Fuel scarcity in Nigeria: What comes after the strike action NLC proposes to initiate?
The scene around the Berger, Obalende and Ikeja axis in Lagos state this morning, was almost straight out of a Hollywood movie set in New York city, with a throng of people dressed for work, walking in different directions, an uncommon sight in Nigeria. However, the only difference is, while there are options for buses and subway transportation in the movies, Lagosians are engaging in ‘Trekathons’ not because they want to, but as a result of the extravagant fares for public transportation, due to the current fuel scarcity.
Many lower and middle class Nigerians already struggle very hard for their daily bread, now they have the added burden of fighting for fuel, kerosene and diesel in order to keep their businesses afloat and be comfortable at home. While the whole country is going through tumultuous times with the fuel scarcity, Lagos state is probably the worst hit as it is a highly populated commercial city.
Several people wondered when the Nigerian Labour Congress (NLC) would issue a statement calling the government and independent marketers to order and eventually, they did, but their prolonged silence was worrisome as there are antecedents showing them stepping into the picture before the situation got too bad.
In a statement released on Monday, the NLC called on the government to resolve the issue or face mass action. “Electricity has become an essential commodity, public utilities have since gone to the dogs, petroleum products have grown wings and vanished, compounding an already bad transport system, reducing Nigerians in all parts of the nation to compulsory trekkers,” the statement said.
In the past, the NLC initiated several strike actions for less pressing situations. Everyone remembers the Occupy Nigeria movement of 2012, after the removal of subsidies, fuel pump price increased from N65 per litre to at least N141 in fuel stations and from N100 to N200 on the black market. How is it possible, then, that Nigerians are just satisfied with suffering and smiling watching President Muhammadu Buhari continue his foreign trips unperturbed, while he blames the country’s woes on the past administration?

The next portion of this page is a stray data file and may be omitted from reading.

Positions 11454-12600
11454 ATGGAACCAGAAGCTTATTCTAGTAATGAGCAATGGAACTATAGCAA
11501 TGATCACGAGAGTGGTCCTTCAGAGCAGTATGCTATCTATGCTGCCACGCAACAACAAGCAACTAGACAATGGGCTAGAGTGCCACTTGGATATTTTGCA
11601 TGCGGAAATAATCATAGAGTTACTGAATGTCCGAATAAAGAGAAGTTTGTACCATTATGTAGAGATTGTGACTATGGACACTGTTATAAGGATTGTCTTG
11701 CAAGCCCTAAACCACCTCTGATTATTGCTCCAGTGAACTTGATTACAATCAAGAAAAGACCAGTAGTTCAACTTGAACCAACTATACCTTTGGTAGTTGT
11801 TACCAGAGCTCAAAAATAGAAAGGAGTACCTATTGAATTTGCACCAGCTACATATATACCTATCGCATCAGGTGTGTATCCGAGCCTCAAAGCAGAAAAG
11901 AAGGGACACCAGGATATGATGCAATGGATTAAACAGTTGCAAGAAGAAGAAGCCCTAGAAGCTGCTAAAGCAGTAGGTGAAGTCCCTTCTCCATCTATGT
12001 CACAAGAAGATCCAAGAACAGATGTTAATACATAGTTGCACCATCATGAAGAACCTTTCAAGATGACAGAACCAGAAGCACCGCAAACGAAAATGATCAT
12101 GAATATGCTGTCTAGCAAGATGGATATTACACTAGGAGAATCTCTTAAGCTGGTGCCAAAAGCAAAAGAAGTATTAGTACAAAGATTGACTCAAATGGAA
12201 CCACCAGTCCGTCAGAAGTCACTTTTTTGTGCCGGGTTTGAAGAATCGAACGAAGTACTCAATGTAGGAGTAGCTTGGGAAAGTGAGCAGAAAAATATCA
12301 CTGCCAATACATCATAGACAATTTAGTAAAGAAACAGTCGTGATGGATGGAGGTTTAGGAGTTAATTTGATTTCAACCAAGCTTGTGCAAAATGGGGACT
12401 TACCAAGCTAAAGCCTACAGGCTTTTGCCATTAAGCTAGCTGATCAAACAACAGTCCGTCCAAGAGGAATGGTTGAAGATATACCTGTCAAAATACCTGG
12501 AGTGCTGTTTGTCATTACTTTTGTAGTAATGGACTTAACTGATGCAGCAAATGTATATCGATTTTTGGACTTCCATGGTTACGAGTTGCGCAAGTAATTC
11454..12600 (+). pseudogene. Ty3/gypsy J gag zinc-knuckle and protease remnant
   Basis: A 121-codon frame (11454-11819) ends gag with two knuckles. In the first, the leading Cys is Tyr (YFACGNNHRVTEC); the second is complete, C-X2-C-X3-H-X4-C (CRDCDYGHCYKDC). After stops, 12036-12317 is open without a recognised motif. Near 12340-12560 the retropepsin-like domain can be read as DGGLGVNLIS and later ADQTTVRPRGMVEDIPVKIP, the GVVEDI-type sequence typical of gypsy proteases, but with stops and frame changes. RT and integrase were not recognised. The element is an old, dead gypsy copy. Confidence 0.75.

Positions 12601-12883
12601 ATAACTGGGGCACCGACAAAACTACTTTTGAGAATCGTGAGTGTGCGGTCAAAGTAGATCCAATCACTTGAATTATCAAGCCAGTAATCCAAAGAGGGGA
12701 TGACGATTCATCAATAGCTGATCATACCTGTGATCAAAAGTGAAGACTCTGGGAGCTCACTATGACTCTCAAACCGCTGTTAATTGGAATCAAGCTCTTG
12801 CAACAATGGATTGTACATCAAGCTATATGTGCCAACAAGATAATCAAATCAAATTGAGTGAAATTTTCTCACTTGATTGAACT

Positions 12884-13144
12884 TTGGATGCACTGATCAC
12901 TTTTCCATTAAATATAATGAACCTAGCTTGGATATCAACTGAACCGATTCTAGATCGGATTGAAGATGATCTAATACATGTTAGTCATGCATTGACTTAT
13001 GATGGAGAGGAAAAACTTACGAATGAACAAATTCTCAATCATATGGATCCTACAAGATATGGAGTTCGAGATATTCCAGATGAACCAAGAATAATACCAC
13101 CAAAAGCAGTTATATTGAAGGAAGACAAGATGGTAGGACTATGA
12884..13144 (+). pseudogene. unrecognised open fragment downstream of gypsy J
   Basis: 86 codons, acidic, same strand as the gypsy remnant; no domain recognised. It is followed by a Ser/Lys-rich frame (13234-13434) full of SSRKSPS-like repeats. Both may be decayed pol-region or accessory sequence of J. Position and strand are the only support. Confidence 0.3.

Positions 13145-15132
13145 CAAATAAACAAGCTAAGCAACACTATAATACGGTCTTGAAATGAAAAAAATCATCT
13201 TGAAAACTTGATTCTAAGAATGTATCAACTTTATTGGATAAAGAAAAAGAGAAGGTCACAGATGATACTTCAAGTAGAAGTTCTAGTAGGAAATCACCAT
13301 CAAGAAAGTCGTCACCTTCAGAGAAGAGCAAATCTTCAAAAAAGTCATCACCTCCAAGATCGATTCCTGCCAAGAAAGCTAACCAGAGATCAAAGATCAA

Also, in May 2015, the NLC threatened strike action over what it described as a conscious attempt to subject 170 million Nigerians to economic suicide and the fuel pump price was only a little over N120 per litre at the time. However, now Nigerians are struggling with a far more exorbitant price for fuel and the NLC has taken an unprecedented amount of time to respond. “In many fuel stations that deliberately sell fuel only during scarcity, fuel goes for as much as N350 to N400 per litre and people still buy,” said Mr. Adesola, an Edo state resident.
Even after several strike actions initiated by the NLC, we find ourselves in the same predicament over and over again. So, after this time, what happens next? Respite for a few months only to go through the same situation months from now?
With different crowds at major bus stops in Lagos, ‘free rides’ in a vehicle with a full fuel tank during this period are seen as a gift from God, the beneficiary cannot help but be grateful for the amazing opportunity. This was exactly how I felt this morning after a ‘good Samaritan’ came to my rescue, after which we drove the long distance from the Lagos Island to Ikeja, on the mainland. As we made our way, we were confronted with many pictures mirroring the horror and helplessness of the Nigerian people in their daily struggle against this fuel scarcity. The angry faces, the screaming matches between law enforcement agents and motorists, the black market pushers now being chased by motorists who cannot afford to stay in queues for days on end, thousands of pedestrians who were braving their way by trekking long distances, especially salary earners who have just one source of income, are just a few.
Although the NLC has threatened a strike action, what is the lasting solution to this recurrent problem? Some have said Dangote’s prospective oil refinery will provide a lasting solution to this problem, but the refinery will start refining petroleum products in the first quarter of 2018 and we are here right now with a need to put a stop to this ‘suffering and smiling’ way of life as it encourages the powers that be to further insulate themselves from the pain felt by the Nigerian masses.
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